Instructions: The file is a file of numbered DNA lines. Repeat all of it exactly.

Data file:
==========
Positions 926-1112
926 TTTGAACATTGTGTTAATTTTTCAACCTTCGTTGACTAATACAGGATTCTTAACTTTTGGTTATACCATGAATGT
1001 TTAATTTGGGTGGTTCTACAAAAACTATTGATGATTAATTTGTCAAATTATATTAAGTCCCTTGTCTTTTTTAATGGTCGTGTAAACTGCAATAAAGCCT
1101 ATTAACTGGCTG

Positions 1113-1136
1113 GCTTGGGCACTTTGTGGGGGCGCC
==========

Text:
Positions 926-1112
926 TTTGAACATTGTGTTAATTTTTCAACCTTCGTTGACTAATACAGGATTCTTAACTTTTGGTTATACCATGAATGT
1001 TTAATTTGGGTGGTTCTACAAAAACTATTGATGATTAATTTGTCAAATTATATTAAGTCCCTTGTCTTTTTTAATGGTCGTGTAAACTGCAATAAAGCCT
1101 ATTAACTGGCTG

Positions 1113-1136
1113 GCTTGGGCACTTTGTGGGGGCGCC